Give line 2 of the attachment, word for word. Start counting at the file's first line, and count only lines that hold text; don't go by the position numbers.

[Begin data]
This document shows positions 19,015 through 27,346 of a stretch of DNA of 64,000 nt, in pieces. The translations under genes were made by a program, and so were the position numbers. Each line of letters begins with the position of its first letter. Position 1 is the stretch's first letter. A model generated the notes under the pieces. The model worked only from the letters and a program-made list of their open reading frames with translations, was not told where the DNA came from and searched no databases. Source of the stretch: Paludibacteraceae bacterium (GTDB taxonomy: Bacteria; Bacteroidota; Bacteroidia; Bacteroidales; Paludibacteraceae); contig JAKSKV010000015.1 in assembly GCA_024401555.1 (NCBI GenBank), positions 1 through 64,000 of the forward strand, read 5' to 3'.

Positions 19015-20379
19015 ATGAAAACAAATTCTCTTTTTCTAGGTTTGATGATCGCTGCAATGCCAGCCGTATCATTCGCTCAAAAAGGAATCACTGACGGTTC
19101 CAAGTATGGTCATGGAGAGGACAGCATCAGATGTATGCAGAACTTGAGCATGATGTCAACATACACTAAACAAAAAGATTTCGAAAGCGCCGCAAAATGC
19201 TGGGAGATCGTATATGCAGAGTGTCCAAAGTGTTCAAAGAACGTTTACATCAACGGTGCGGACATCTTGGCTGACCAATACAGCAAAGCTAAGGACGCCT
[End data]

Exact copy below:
Positions 19015-20379